Cape Town. 120705. A memorial service was held for, Phumeza Nkolonzi who was killed because of her sexual orientation. Her life was celebrated by friends and family. The service was held at her home in Khayelitsha. In white, Brenda Matabata, friend. Reporter Xolani. Picture Courtney Africa

Lesbians in some Cape Town townships live in such fear of attack by people who reject their sexual orientation that a group who went to a lesbian’s memorial service on Thursday were too afraid to enter Nyanga without an escort.

“We had to go and fetch them. We had to call some and tell them to avoid a few spots. They were really scared of going into the area,” Free Gender founder Funeka Soldaat said as about 100 people gathered in Nyanga for a memorial service for Phumeza Nkolonzi, a 21-year-old lesbian who was shot dead two weeks ago.

Soldaat said at a meeting earlier this week that activists had asked police to patrol the area where Nkolonzi lived and to be visible while her family and friends held the service.

“Lesbians who live in Nyanga are scared of being visible in their area because they fear being killed or raped,” Soldaat said.

Although she feared for her safety and that of other lesbians, they would not stop their fight against intolerance, she said.

Activists and Nkolonzi’s friends sang and danced at her home on Thursday in celebration of her life. A lesbian friend of Nkolonzi’s who had travelled from Blue Downs and did not want to be identified, fearing she might be victimised, said she and several other lesbians had been threatened by a group of men not far from Nkolonzi’s house.

“They called us names and tried to rob us. They knew we were coming here because some of us had been helping at Phumeza’s house the whole week. Many were uneasy about coming to this area because people in Nyanga seem to be intolerant of lesbians,” she said.

Nkolonzi was shot and killed in her home in Mau Mau, Nyanga, nearly two weeks ago in front of her grandmother and six-year-old niece. Free Gender believes she was killed because she was a lesbian. It is believed the gunman kicked down her door and shot her three times.

Her grandmother Lizzie Venfola said on Thursday: “My heart is free. My child is at peace now. I have forgiven whoever is responsible for this. They must just know they did not do this to me or my Phumeza but they did it to themselves. They will have to answer to the Lord.”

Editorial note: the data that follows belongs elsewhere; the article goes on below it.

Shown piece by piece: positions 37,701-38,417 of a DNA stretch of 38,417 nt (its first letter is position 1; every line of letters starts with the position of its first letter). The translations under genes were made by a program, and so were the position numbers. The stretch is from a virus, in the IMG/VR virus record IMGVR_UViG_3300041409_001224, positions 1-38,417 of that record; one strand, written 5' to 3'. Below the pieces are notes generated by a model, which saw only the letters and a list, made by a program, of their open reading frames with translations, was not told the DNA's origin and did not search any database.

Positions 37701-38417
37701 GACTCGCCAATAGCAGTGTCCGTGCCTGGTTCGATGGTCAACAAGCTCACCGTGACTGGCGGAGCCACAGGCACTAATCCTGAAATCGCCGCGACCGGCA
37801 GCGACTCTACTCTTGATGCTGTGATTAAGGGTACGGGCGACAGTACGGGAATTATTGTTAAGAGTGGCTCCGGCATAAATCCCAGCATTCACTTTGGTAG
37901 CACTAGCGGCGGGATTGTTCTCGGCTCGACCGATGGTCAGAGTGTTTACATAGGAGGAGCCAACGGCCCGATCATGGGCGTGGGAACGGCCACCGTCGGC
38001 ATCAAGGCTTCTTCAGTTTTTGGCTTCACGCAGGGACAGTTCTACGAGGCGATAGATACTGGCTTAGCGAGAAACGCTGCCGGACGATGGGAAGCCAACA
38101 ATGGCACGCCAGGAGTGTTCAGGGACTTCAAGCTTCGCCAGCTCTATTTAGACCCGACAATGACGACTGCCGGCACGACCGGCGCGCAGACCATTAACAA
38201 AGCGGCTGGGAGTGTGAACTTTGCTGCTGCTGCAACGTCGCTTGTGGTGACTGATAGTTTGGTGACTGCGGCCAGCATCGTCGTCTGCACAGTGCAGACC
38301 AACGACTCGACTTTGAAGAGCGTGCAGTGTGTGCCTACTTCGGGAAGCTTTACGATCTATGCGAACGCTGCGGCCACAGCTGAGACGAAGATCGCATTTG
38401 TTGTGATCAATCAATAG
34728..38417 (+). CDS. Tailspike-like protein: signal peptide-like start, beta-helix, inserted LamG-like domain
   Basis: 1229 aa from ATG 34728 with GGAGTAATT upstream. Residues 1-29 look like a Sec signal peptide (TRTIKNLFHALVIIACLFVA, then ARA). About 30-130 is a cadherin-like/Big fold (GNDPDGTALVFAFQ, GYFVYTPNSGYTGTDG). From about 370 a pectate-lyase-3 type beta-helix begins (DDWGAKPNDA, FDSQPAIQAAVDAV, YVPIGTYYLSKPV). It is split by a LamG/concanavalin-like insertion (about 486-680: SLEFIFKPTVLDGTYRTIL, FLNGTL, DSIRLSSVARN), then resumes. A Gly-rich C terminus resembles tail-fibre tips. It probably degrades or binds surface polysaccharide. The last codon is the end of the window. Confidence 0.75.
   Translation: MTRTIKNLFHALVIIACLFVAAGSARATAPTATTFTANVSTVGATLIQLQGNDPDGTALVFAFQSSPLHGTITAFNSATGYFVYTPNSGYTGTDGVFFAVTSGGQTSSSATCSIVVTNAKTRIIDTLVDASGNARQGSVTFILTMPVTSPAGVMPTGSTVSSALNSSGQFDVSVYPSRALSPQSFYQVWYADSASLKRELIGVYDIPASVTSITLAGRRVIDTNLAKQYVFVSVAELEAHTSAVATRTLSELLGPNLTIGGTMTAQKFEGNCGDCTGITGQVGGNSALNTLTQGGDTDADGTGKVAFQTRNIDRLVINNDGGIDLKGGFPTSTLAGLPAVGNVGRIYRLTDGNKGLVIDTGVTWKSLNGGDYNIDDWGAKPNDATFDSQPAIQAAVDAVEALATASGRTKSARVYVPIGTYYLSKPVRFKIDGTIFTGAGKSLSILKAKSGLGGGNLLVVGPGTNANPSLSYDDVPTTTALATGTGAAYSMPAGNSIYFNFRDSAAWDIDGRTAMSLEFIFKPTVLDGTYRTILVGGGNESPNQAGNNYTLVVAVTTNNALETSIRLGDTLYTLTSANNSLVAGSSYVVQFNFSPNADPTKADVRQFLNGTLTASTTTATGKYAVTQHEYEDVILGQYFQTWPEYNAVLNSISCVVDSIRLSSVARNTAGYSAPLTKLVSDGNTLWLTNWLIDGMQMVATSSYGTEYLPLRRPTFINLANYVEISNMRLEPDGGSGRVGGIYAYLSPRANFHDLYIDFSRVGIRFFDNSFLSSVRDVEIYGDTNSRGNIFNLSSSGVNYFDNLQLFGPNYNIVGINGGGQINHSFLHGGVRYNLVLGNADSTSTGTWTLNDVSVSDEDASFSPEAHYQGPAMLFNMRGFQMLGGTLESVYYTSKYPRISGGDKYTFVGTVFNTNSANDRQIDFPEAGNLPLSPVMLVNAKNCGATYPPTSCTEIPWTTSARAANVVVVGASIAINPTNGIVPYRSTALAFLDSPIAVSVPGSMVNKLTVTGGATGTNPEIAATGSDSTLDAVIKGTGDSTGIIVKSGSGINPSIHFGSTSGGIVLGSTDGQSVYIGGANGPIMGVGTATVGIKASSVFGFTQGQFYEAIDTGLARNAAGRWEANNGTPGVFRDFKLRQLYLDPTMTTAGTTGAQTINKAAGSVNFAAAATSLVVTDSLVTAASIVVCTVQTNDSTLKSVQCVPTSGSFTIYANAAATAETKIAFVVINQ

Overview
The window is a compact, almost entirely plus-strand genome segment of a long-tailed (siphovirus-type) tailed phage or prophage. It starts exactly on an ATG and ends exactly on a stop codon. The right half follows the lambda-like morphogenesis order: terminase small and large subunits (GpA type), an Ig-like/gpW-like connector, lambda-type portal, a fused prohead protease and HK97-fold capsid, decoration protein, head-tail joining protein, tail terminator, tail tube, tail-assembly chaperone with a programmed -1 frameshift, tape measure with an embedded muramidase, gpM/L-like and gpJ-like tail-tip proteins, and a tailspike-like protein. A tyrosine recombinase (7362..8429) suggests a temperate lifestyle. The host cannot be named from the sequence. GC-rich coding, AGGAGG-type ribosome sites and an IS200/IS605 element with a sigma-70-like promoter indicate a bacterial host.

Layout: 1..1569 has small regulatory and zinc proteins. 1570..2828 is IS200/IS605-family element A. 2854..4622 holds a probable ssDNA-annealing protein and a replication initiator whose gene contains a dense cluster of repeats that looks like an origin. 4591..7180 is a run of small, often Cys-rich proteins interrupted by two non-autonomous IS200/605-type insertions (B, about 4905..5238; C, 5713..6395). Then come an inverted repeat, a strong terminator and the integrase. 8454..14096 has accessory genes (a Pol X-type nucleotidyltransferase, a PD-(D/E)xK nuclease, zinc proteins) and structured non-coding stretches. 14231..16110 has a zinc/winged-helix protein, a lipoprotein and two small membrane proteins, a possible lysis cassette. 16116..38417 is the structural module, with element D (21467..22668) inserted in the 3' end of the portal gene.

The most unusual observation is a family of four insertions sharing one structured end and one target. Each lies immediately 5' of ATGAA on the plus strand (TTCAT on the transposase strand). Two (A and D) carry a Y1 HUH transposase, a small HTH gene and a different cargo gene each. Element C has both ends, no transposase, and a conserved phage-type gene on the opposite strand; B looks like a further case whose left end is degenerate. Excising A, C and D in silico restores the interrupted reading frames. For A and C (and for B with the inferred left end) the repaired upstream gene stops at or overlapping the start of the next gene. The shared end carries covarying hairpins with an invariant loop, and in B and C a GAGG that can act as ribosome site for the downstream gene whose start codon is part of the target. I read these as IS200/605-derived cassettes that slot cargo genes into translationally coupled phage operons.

Nkolonzi lived a few houses from where the decomposing body of Nontsikelelo Tyatyeka – also a lesbian – was found in a wheelie bin in September after she had been missing for about a year. Her neighbour Vuyisile Madikane was charged with her murder and will appear in the Wynberg Regional Court later this month.

Nyanga CPF chairman Martin Makasi said on Thursday there was a lack of respect for the law in Nyanga.

He urged lesbian groups to connect with police.

“There is nothing that says you should be victimised because of your sexual orientation. Lesbian or not, you belong in Nyanga,” Makasi said.

He urged the community to stop protecting criminals.

Last year Noxolo Nkosana, 23, a lesbian from Nyanga, survived a brutal attack in which a man stabbed her four times with a broken bottle.

In February, the four killers of Khayelitsha teenager Zoliswa Nkonyana, who was stoned, kicked and beaten to death for being a lesbian, were sentenced to 14 years in jail after the trial had been postponed over 40 times.

The Gay and Lesbian Organisation in the Northern Cape (Legbo) says homophobia in SA townships was worse than in other areas.

“We feel like foreigners in our own country. The government must stop keeping silent while homosexual people are killed like mosquitoes and flies,” Legbo director Shaine Griqua said. The murder of Legbo volunteer Thapelo Makutle, 24, last month had given the organisation a platform from which to create awareness about the rights of gay and lesbian people, he added.

Makutle was found murdered in his room in Tsweding Village, Kuruman, apparently after an argument with two men who questioned him about his sexuality.

Last September a Joint Task Team on a “Lesbian, Gay, Bisexual, Transgender and Intersex (LGBTI) Intervention Strategy” was established by the Department of Justice and Constitutional Development to look into hate crimes.

Hishaam Mohamed, the justice department’s regional head, said on Thursday the forum was very active and met often. But last month DA parliamentary leader Lindiwe Mazibuko complained that the team had not yet shown any results. She called on the government to break its “deafening” silence on hate crimes against homosexuals.

Cape Times